Scripture - Mark 10:17-31
Mark 10:17-31 (NRSV)
17As he was setting out on a journey, a man ran up and knelt before him, and asked him, “Good Teacher, what must I do to inherit eternal life?”18Jesus said to him, “Why do you call me good? No one is good but God alone. 19You know the commandments: ‘You shall not murder; You shall not commit adultery; You shall not steal; You shall not bear false witness; You shall not defraud; Honor your father and mother.’” 20He said to him, “Teacher, I have kept all these since my youth.” 21Jesus, looking at him, loved him and said, “You lack one thing; go, sell what you own, and give the money to the poor, and you will have treasure in heaven; then come, follow me.” 22When he heard this, he was shocked and went away grieving, for he had many possessions.
23Then Jesus looked around and said to his disciples, “How hard it will be for those who have wealth to enter the kingdom of God!” 24And the disciples were perplexed at these words. But Jesus said to them again, “Children, how hard it is to enter the kingdom of God! 25It is easier for a camel to go through the eye of a needle than for someone who is rich to enter the kingdom of God.” 26They were greatly astounded and said to one another, “Then who can be saved?” 27Jesus looked at them and said, “For mortals it is impossible, but not for God; for God all things are possible.”
28Peter began to say to him, “Look, we have left everything and followed you.” 29Jesus said, “Truly I tell you, there is no one who has left house or brothers or sisters or mother or father or children or fields, for my sake and for the sake of the good news, 30who will not receive a hundredfold now in this age—houses, brothers and sisters, mothers and children, and fields with persecutions—and in the age to come eternal life. 31But many who are first will be last, and the last will be first.”
Hymn - Jesus Calls Us (UMH 398)
I have to say, I really identify with the man who comes up to Jesus to ask him what he has to do to inherit eternal life. Of all the questions that he could ask Jesus - this man who works miracles, who casts out demons, who possesses all wisdom and knowledge - he picks the question having to do with getting eternal life. The big reward. The grand prize, blue ribbon, giant trophy. In the school of life, it’s the question - “what do I have to do to ace this class?” And being the good student that I am, I can relate to that. I was one of those kids that you didn’t want to have in the class if the professor was going to grade on a curve because if there was one thing I knew how to do well, it was being a diligent student and giving exactly what was demanded of me to perfection. What assignments do I have to complete, what rules do I have to follow, what books do I have to read. High school was tough because of classes like English and History where there weren’t any “right answers” - it was in college where this gift truly shone and I could hone in on my math and science skills to figure out the right way to arrive at the right answer. And truth be told, I operate out of that wanting to do things the “right way” mentality a lot of the time - wanting to say the right things when someone’s having a tough time or when I’m in a difficult conversation with someone, wanting to parent Michael the right way so he grows up into the person God created him to be -- wanting to have the right spiritual practices, to have all my stuff together and be presentable, to say and do the right kind of things that are expected of me...and when I don’t feel like I handled something the right way or mastered something I should have been able to do - I run through the scenario over and over again in my mind, thinking, “I should have said this” or “done that”. It’s all about matching my actions to outward expectations.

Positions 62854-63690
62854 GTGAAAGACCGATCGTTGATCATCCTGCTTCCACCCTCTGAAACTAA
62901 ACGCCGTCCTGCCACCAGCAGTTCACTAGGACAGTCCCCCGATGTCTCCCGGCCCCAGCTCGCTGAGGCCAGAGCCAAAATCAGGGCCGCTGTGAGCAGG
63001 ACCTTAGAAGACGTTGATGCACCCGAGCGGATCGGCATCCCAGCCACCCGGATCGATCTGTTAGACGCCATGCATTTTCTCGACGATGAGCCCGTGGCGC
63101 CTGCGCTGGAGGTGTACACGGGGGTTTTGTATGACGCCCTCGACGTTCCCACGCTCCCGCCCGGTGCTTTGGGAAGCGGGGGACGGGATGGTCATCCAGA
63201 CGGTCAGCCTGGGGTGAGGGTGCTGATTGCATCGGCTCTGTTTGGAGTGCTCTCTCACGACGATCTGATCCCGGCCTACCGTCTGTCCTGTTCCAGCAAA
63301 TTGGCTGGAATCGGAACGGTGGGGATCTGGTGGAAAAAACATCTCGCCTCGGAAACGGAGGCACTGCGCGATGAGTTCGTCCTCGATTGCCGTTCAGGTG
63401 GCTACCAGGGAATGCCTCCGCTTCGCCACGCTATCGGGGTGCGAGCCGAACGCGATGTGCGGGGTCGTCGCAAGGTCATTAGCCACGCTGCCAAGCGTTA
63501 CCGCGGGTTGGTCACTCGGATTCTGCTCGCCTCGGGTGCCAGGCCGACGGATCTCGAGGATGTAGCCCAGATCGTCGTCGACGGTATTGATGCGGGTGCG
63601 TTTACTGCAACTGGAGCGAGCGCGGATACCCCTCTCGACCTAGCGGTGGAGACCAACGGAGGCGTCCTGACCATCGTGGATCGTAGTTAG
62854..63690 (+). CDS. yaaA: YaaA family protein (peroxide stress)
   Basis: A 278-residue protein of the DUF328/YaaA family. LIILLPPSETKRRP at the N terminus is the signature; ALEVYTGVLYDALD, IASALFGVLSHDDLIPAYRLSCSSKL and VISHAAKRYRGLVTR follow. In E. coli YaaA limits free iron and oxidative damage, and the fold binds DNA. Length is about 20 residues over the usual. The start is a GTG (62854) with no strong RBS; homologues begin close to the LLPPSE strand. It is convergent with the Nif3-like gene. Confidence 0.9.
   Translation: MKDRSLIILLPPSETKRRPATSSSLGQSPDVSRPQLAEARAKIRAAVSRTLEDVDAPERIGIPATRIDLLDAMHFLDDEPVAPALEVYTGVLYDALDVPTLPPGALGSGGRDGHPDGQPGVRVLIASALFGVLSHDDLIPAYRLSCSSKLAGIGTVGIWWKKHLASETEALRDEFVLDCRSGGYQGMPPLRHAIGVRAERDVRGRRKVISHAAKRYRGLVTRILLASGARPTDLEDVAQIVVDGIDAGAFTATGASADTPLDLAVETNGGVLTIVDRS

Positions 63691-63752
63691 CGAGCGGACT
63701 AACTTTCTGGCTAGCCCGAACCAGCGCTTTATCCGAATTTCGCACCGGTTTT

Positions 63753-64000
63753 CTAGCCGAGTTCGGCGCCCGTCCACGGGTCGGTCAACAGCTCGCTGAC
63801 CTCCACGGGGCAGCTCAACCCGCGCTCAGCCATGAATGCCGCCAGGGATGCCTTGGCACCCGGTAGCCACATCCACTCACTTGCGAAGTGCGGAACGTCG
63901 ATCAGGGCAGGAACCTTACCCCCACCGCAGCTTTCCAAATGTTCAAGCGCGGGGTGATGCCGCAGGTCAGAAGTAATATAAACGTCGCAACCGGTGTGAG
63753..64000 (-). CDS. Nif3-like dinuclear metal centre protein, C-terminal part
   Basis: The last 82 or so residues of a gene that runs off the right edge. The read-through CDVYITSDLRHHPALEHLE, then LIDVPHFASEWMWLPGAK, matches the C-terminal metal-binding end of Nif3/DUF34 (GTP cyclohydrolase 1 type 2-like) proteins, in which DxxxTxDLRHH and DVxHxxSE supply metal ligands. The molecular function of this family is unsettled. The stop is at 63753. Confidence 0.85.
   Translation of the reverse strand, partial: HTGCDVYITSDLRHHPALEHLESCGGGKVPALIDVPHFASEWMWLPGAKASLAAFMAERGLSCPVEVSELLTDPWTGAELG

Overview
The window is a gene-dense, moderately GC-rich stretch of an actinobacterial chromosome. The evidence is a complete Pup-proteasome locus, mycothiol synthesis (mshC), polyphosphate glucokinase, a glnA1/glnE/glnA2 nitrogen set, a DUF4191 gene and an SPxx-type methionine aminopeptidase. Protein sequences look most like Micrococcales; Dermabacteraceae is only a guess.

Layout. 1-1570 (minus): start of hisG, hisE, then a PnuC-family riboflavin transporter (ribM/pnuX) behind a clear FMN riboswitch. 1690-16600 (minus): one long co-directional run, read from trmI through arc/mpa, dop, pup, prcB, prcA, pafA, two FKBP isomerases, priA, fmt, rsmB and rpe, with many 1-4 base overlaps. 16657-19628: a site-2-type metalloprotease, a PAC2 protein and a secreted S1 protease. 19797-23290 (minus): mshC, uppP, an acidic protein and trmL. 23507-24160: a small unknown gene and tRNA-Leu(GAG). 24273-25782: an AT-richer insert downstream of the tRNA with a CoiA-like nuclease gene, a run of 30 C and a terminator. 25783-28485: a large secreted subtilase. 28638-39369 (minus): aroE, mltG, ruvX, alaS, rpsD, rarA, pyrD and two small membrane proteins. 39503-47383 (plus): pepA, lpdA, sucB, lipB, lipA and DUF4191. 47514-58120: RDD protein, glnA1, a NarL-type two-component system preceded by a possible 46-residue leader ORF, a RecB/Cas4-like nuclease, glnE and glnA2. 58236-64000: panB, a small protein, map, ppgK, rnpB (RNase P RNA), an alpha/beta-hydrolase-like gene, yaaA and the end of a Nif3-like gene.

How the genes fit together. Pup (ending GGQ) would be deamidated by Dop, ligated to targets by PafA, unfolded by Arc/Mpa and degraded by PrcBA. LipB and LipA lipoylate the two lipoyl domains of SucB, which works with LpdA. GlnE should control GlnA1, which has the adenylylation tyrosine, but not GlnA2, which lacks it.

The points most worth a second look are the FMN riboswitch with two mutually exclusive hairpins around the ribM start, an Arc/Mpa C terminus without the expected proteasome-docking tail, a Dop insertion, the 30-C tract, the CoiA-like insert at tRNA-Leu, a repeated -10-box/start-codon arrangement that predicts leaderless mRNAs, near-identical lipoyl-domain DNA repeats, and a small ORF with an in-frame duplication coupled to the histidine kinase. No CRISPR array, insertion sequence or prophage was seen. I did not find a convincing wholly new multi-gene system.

So when I see this man talking with Jesus - I see someone wanting to get it right, wanting to figure out what he has to do to be right with God, wanting to discover the expectations so he can get the prize. And Jesus hands him the list - no murdering, no stealing, no lying, etcetera. Your basic commandments - the ones, as it turns out, this man has been following all along. No sweat. A plus, buddy, you pass with flying colors.
But for whatever reason, this doesn’t satisfy the man. He wants more - and again, I can relate to that - the desire to master a challenge, to really sink your teeth and dig in to a project. A spiritual conquest, something that really proves that you’ve earned that eternal life.
Jesus, in our passage, looks at the man. And the text notes that Jesus loved him as he told the man the one thing he needed to do - the one thing that was missing, the one thing that Jesus probably knew that the man wouldn’t be able to do: to sell what he owned, give the money to the poor, and follow him. The man went away shocked and grieved because of his many possessions.